July 31, 2023 FDCI

Artist at Work

No artificial intelligence here, just plain, old techniques that still capture the essence of luxury, controlling materials which have a mind of their own is Rimzim Dadu’s specialty.

By Asmita Aggarwal

Is couture today carefree elegance or the freedom of creativity? Or is it reshaping thought processes, maybe a tool of self-expression, but it is undoubtedly a feeling, linked to a more conceptual and intellectual pursuit. Question is — can creative and commercial visions align?

 Rimzim Dadu, who is known for technologically advanced clothing with an edgy appeal, believes so, and this too without compromising on the fabric’s identity. After all you must credit her with the success of making steel a part of most fashionable women’s evening out dressing. Completing 15 years, with her leather Patola displayed at the Victoria and Albert Museum in London, the engineered textiles have found favour in a largely trend-driven fashion space.

Whether it is “Art in Motion’, reassembling, cording or her most favourite texturing, Dadu for the first time is dabbling in couture, even though her processes have always been serenading in slow fashion. Working with car companies, or Digital Jalebi, Pratap Bose, Harshvardhan Kadam, she admits the goal has been singular—pushing boundaries of the set template flourishing in the style world and its inhabitants. Along with materials, learning to handle different minds as well as combining art, fashion, and technology in one sweep, like she did as a painter, used Google tilt brush and showcased her innovative ensembles back in 2018, each presentation has been an effort at new-ness.

Fashion, she believes, is an expression of who a bride intrinsically is—and it is no longer about 20 kg lehengas dripping with crystals termed as exquisite. “Couture is a personality, brides want to make a statement, even though I don’t do traditional bridal, it is the craftsmanship employed that is the highlight,” says Dadu.

Mastering the art of combining structure with movement, the steel sari is not stiff, she managed to offer fluidity, a kind of deception, more like an armour, she admits. “Using materials you could never imagine will have a sense of flow that’s where the magic happens,” she adds.

Couture week is a premier platform to present her work, confesses Dadu, for her it is an “experiment of sorts”, a more modern take with cool juxtapositions. “The biggest task will be the techniques I developed to refine them, in some ways reimagine bridal, like we did with the Patola, the context remained stable and treatment was innovative,” she adds. Materials which do not listen, she woos them into malleability and fits them in structures.

“Functionality is of utmost importance, the weight, packaging so that you can travel easily with the garments during destination weddings,” she explains. Sustainability is more of multiple use, worn in various ways, like traditional saris handed down becoming heirlooms. It is not restricted to just recycled/upcycled materials. “It is the longevity that counts, I achieved this feat with my invention of the steel sari in 2016. It is still being worn and has not been a fad relegating it to the ‘outdated’ status,” she says.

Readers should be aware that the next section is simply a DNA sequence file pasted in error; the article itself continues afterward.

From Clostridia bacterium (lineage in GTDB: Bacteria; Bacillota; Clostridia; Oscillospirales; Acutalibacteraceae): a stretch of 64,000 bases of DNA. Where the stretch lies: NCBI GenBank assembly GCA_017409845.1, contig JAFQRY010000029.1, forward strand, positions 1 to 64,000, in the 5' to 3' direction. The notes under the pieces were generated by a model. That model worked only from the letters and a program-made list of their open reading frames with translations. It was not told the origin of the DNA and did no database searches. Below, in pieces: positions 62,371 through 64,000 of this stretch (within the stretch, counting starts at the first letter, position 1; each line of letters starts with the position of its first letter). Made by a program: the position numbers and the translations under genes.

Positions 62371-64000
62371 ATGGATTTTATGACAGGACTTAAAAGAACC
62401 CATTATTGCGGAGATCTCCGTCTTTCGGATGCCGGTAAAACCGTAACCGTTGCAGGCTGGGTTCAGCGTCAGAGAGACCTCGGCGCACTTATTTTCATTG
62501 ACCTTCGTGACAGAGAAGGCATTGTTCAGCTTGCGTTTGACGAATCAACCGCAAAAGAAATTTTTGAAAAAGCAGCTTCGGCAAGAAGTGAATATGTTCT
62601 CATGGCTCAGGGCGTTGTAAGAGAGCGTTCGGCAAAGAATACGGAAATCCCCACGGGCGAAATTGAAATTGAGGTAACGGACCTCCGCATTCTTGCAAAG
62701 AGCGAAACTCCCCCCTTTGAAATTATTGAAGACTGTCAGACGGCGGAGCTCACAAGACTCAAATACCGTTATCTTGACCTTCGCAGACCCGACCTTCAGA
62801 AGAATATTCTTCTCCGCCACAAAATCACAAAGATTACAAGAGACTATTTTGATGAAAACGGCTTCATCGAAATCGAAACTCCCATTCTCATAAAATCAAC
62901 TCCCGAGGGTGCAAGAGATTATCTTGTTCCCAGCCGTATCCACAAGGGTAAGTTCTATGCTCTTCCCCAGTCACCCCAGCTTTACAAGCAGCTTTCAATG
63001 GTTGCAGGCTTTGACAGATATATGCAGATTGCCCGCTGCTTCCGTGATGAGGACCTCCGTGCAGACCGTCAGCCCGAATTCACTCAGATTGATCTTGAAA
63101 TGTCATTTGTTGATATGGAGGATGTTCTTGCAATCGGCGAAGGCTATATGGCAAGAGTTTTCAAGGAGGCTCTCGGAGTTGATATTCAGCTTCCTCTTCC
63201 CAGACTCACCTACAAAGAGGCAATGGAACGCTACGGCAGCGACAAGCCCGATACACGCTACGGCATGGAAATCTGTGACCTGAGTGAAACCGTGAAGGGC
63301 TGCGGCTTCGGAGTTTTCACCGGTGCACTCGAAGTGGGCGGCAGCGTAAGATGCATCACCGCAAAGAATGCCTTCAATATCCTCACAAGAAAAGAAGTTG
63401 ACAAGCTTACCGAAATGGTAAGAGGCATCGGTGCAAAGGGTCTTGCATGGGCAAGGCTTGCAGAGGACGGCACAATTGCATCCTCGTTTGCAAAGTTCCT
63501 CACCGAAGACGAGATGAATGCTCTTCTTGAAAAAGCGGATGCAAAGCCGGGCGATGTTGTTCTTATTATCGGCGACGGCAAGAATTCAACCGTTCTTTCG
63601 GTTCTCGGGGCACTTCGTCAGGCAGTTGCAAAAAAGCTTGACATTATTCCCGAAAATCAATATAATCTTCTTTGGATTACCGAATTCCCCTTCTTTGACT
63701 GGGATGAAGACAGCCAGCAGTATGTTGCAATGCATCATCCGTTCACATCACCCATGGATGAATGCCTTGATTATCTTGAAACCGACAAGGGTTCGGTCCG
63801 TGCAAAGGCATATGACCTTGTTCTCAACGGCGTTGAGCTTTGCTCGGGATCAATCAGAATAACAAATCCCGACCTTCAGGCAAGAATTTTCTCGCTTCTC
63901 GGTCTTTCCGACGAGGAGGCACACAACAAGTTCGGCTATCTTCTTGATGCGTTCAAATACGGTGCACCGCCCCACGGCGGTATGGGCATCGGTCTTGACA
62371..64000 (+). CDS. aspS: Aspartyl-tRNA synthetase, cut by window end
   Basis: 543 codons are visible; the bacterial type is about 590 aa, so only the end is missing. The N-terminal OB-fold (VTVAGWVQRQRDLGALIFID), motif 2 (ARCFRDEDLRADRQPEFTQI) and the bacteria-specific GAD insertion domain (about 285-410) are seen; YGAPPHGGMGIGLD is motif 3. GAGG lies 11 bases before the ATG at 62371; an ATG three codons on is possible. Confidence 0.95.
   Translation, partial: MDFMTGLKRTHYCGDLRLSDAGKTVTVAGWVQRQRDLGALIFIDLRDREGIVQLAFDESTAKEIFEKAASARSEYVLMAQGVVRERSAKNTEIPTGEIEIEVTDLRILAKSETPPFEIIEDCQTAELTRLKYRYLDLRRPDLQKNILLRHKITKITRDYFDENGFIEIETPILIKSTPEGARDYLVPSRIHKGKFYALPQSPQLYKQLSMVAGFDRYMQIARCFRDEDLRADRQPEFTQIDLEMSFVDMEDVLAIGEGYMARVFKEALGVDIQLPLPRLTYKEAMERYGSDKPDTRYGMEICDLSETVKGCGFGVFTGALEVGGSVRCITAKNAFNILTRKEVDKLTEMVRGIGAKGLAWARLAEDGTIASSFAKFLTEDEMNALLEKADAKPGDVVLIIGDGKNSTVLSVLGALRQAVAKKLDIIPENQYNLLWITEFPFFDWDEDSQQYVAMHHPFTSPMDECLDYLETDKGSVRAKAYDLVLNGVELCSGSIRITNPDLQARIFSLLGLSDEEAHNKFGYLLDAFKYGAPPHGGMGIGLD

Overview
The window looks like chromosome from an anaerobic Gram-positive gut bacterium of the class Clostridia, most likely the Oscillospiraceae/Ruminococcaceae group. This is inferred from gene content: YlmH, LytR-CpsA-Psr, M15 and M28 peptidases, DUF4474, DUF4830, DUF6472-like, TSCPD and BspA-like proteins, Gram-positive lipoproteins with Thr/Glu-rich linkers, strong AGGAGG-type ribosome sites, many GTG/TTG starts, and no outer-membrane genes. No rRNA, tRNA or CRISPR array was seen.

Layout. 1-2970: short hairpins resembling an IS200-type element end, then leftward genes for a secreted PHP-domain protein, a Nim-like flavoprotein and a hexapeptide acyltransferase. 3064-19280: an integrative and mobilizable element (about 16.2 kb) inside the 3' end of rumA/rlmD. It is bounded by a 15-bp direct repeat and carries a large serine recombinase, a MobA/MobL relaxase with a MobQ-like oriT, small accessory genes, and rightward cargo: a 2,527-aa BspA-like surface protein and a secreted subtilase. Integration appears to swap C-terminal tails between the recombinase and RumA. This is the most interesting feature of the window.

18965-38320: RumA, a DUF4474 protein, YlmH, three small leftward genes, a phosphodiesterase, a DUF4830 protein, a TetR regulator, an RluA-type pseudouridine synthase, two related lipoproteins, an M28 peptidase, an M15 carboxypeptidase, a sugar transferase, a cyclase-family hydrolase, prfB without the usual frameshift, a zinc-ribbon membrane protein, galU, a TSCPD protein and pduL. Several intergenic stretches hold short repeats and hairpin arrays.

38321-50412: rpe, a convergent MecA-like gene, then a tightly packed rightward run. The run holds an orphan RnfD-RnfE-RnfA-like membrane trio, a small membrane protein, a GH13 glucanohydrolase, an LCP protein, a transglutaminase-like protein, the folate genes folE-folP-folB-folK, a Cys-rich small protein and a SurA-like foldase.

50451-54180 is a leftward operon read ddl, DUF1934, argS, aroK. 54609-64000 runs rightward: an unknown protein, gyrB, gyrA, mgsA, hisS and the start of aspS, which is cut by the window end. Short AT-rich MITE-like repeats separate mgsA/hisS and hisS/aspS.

Everyone has favourites and some admit it, so gold is Dadu’s go-to hue, she ‘can’t go wrong with it’, along with versatility. In some ways by showing at ICW 2023 this year, she also wants to alter the pricing of couture, to make it accessible, even though it is in the luxury bracket.

This season is about mesh, Indian textiles, and lace, they embody the spirit of being a leader and not a follower, a bit like what Schiaparelli did this season. Daniel Roseberry and his “surrealist interpretation of a woman’s essential closet”, with painter Lucian Fred and sculptor Jack Whitten as well as Yves Klein, Matisse —the ‘artists at work’ were an ode to the world of creation. “Social media has changed the landscape of fashion, more access to an audience that comes with a certain directness, enhancing aspirational value. Hugely democratic and this is the key word,” she concludes.

Her dexterous dhotis in the backdrop of rainfall, waves falling in moving lehengas which had mini bags for company at her DLF Emporio, ICW 2023 show. Everything was wavy and bright with aubergines and ash greys as well as buns lit up to tell us glow can be anywhere. Fabric manipulations were strong and the ath-leisure touches discreet. Sea blues as well as her favourite purples and little pixelated flower on full skirts, were endearing.

She made even gold look less golden in her short jackets and coordinated skirts, constructed saris with a mix of gold and silver, as a sea of basket weave making a strong splash.  The beauty is despite the stiffness of materials, there are no bulges or protrusions in the gowns, the fabric listens to Rimzim and she understands construction.  The deftly done cutwork flowers on the lehengas, with subtle veils, will certainly find a place in a modern bride’s trousseau, someone who does not want the predictable gotta and zardozi, but is willing to make a leap of faith.

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